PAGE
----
By being aware of the relevant law and having policies in place to deal with sexting, prosecutors and law enforcement, school districts, parents, and teenagers themselves can curb sexting behavior while avoiding liability.
The crime of sexting Sexting can have serious social and emotional consequences for teens and adults alike - especially where a picture is taken without knowledge, forwarded without consent, or used to bully and harass.
Thus, a 17-year-old who snaps his or her own revealing picture has technically created child pornography, a Class 1 felony with a mandatory fine of between $2,000 and $100,000 and at least four years in prison.
While the statute does not define "sufficient time," sooner is better than later.
Further, the embarrassment of uncontrolled dissemination of personal and private pictures can significantly disrupt the teen's life.
For example, after hundreds of people were sent sext messages a teen had sent only to her boyfriend, she was cruelly harassed through My Space and Facebook, leading her to hang herself.
Sex offense laws predating the sexting phenomenon do not contemplate the ease and frequency with which teens send risque' pictures to each other from their phones.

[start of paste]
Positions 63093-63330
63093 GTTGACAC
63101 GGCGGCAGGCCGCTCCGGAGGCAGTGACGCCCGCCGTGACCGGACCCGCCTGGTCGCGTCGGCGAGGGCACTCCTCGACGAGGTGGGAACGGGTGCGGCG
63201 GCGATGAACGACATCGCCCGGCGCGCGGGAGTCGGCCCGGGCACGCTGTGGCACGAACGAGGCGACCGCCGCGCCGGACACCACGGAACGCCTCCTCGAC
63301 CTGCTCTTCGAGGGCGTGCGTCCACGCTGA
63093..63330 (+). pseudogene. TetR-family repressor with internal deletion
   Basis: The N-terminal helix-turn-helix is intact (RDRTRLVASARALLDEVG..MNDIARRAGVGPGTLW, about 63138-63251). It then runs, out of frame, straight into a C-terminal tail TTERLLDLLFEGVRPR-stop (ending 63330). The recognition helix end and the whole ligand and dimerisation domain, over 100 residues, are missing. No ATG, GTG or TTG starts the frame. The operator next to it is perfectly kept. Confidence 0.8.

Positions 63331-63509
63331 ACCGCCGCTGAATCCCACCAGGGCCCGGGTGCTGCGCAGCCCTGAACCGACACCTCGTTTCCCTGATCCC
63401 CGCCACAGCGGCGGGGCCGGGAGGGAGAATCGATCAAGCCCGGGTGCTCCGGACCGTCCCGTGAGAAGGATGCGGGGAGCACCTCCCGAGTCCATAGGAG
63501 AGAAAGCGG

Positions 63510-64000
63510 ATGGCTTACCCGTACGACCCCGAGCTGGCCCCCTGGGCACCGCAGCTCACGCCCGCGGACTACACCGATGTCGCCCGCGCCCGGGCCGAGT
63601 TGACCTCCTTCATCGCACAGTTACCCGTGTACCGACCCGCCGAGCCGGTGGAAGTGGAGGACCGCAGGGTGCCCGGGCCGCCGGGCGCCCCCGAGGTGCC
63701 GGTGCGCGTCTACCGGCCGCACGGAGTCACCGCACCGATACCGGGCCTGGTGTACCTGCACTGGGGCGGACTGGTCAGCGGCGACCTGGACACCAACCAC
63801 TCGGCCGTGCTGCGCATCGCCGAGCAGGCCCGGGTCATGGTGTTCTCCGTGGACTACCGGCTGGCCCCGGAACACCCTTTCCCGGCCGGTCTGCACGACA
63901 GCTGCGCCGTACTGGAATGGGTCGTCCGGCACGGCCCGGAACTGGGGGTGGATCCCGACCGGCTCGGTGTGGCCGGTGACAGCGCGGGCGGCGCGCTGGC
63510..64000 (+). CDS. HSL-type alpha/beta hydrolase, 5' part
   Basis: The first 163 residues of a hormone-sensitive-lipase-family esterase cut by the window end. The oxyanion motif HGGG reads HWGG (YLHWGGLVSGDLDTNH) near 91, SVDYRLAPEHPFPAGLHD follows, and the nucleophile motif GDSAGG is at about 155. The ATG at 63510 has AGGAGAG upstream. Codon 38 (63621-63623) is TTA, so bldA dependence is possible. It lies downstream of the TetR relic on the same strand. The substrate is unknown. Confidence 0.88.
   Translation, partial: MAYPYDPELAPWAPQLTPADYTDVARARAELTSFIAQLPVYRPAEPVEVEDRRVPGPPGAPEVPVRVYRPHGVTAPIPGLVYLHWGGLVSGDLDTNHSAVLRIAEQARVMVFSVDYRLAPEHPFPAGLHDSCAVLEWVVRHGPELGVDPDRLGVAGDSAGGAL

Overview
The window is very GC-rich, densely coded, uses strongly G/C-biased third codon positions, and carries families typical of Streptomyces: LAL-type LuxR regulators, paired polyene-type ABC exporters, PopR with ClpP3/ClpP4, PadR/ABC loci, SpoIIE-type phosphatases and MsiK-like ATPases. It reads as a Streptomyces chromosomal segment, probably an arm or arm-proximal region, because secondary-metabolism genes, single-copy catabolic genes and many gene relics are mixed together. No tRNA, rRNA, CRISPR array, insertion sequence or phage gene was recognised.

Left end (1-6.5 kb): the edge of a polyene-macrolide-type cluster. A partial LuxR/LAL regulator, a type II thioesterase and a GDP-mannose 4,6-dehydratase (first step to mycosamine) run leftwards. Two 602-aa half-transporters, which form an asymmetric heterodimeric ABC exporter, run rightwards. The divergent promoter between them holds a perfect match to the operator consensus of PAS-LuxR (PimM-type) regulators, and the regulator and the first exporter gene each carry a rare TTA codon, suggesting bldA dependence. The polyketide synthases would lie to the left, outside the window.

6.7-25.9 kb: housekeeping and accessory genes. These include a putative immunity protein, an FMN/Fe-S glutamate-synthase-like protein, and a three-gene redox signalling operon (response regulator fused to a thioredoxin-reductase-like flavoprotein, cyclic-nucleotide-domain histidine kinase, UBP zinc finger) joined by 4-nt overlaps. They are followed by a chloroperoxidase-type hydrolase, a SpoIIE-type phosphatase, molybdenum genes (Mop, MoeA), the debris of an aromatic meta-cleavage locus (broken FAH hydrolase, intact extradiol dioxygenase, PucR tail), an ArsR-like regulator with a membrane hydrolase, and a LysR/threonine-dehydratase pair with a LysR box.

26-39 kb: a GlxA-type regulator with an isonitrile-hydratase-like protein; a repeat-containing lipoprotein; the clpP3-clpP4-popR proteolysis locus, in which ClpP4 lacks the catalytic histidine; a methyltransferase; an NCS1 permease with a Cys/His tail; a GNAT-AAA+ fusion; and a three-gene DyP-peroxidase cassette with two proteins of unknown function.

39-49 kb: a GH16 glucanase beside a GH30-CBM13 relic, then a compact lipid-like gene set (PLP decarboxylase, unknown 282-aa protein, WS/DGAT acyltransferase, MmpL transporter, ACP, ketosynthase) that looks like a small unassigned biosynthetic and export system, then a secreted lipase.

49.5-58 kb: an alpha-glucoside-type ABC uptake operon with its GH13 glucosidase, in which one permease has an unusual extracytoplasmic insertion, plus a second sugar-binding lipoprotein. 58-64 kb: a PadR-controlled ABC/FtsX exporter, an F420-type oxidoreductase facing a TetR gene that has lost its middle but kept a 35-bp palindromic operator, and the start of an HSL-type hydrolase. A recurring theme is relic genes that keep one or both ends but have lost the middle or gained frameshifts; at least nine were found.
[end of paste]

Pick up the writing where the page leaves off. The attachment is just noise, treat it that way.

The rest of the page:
Nonetheless, they subject sexting teens to a myriad of felony charges and branding as a "sex offender." A teenager's ability to snap a picture and send it in seconds without reflection gives rise to new legal issues for society and the legal community.
For example, Vermont recently enacted a law making a teenager's first "sexting" offense a juvenile court matter, giving the teen the opportunity to be sent to a diversionary program rather than be charged as an adult and branded a sex offender.
which would transform most sexting between teens from a felony to a noncrime by treating the teen in question as a nondelinquent minor in need of supervision under the Juvenile Court Act.
Legislators should consider drafting a narrow exception to sex offenses to prevent "innocent" teens from being charged with serious violations while maintaining liability for those who are guilty of actual child pornography - regardless of age.
Until then, parents and schools may be better equipped to discipline and admonish sexting teens than are police and prosecutors.
For attorneys who counsel educational institutions, it is only a matter of time before they must grapple with sexting-related issues.